Food Safety (Cooking and Catering)
This guidance includes advice on selecting competent caterers and home economists to provide location catering and food preparation for cookery programmes. Advice is also provided on the food hygiene measures to be applied when cooking products for charity bake sales, taste testing and cookery demos so as to prevent foodborne illness. This guide does not cover staff catering in BBC premises.
Even if you are not catering yourself, understanding this guidance will help you judge whether your caterers are following good practice.
What Can Go Wrong?
- Food poisoning caused by eating food containing harmful bacteria or which contains harmful substances.
- Allergic reaction from consumption of food or working with foods such as nuts, dairy products or wheat.
- Contamination of foods by insects, rats and mice.
- Prosecution for failing to meet food safety standards.
- Location catering is of special concern as it is more difficult to manage food hygiene in a temporary location.
- Kitchens present hazards such as electricity, natural gas, hot water, hot surfaces and knives and the risks from these can be greater in a temporary or mobile kitchen.
- Water pollution can be caused if waste water from catering operations (contaminated with detergents, oils and food matter) is discharged straight to surface water drains, rivers, streams, or directly onto the ground.
- Fire from poorly maintained electrical equipment
- Slips, Trips from food/liquid spillages
- The Food Safety Act 1990 (as amended)
- The General Food Law Regulation (EC) 178/2002
- Regulation (EC) 852/2004 on the hygiene of foodstuffs
- The General Food Regulations 2004 (as amended)
- The Food Information Regulations 2014 (must provide allergy information on food sold unpackaged, in for example catering outlets, deli counters, bakeries and sandwich bars)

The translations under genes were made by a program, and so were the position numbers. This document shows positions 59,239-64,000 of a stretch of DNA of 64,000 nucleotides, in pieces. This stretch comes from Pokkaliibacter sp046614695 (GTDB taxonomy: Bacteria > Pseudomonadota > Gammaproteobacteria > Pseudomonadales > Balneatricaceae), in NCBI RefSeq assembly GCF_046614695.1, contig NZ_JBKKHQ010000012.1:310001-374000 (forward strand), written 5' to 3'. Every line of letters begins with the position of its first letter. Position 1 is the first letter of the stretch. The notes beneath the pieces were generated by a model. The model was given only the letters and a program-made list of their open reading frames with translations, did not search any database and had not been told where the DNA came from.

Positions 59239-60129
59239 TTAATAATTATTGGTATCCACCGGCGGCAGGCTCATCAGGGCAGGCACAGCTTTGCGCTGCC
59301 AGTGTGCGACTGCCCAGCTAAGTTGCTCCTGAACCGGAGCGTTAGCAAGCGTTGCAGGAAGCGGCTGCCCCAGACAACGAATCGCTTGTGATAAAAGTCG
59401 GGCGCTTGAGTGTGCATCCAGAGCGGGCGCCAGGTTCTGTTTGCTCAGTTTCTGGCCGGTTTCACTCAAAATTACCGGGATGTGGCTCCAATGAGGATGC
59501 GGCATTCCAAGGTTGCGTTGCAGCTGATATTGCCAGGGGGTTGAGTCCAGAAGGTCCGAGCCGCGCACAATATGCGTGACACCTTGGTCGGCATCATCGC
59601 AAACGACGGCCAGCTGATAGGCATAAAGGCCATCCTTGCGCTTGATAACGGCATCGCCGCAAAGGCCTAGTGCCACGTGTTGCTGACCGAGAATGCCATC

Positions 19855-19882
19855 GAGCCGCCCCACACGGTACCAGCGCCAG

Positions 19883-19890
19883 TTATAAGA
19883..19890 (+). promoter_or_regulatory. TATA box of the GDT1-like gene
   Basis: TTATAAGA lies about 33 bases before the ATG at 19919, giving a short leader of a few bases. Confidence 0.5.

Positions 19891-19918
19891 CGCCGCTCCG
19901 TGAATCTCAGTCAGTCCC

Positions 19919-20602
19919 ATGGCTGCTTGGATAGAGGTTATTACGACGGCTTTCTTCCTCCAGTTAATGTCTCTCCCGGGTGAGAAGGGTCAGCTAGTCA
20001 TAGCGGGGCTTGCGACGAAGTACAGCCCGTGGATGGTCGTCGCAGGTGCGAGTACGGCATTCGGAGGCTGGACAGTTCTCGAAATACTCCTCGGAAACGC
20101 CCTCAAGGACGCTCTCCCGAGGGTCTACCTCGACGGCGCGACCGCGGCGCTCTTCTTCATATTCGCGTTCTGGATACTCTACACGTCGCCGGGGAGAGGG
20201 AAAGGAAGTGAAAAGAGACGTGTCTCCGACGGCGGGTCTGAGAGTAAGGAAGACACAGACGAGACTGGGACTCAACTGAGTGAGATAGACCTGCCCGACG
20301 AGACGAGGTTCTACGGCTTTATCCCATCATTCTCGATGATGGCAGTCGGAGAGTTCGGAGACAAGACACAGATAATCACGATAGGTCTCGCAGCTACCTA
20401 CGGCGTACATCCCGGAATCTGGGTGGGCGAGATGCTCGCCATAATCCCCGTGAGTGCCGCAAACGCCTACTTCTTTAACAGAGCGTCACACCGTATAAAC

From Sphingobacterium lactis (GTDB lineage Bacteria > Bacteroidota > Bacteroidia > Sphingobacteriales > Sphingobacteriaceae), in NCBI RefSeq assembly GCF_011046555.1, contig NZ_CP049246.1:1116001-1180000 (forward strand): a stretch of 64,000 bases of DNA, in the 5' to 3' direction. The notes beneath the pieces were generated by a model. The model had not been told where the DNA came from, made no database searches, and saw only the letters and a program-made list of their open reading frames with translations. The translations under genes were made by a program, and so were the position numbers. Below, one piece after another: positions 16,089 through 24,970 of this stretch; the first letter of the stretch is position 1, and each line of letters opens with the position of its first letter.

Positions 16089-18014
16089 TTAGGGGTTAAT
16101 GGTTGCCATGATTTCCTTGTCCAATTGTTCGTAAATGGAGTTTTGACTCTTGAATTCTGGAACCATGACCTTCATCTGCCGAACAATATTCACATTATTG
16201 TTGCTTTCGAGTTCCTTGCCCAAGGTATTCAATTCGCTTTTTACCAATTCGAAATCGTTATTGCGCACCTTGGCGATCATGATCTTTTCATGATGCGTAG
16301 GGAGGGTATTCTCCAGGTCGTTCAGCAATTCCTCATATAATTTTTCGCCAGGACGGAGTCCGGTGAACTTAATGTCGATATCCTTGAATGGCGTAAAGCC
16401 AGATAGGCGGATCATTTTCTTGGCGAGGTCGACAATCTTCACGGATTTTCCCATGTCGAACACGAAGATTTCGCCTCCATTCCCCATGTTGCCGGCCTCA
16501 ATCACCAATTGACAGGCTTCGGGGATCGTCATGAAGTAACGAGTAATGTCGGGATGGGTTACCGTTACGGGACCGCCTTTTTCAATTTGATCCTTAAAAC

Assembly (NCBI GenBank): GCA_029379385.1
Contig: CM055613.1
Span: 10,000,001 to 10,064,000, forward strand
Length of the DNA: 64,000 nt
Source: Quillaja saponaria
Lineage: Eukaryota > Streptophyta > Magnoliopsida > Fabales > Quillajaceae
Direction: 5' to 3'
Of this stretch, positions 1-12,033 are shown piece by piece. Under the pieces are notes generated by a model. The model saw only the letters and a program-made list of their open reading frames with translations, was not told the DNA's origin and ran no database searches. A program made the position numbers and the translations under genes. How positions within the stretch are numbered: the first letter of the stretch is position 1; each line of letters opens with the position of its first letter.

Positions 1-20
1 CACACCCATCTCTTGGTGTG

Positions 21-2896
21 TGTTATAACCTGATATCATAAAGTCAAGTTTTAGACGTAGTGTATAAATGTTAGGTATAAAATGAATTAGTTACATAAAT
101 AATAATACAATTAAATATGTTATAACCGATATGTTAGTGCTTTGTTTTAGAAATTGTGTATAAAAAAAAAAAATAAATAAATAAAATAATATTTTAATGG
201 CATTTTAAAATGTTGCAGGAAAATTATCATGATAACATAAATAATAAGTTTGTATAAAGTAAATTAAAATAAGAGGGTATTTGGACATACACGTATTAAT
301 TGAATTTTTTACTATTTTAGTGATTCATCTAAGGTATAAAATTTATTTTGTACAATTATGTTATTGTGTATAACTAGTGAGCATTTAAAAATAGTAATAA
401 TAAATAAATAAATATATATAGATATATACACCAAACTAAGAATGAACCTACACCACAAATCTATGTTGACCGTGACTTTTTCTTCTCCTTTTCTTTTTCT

Selecting caterers/home economists
When appointing production caterers or home economists, choose a contractor from the BBC approved list. Where geographical need or other circumstances do not permit such use, select a caterer with the following credentials:
- Registered with the Local Authority as a Food Business Operator.
- Mobile catering is a normal part of their business.
- Has attained at least three stars in the Food Hygiene Rating Scheme (England, Northern Ireland and Wales) or a 'pass' in the Food Hygiene Information Scheme (Scotland only).
- Sufficient food hygiene training for food handlers. Those in supervisory roles/head chef should have completed more than just level 2 (basic) food hygiene training.
- Always ask when food hygiene training was last undertaken and to what level or request for a copy of their certificates. It’s good practice to receive such training every three years.
- Has a food safety management system, e.g. HACCP or apply the principles of Food Safety via use of Safer Food Better Business Pack. Always ask for a copy of their documentation or an explanation of how they ensure food safety and check that systems are followed at any production location.
- Has public liability insurance which covers their catering activities.
- Mobile Units: Gas supplies/ cookers/ boilers on vehicles and appliances have been certified.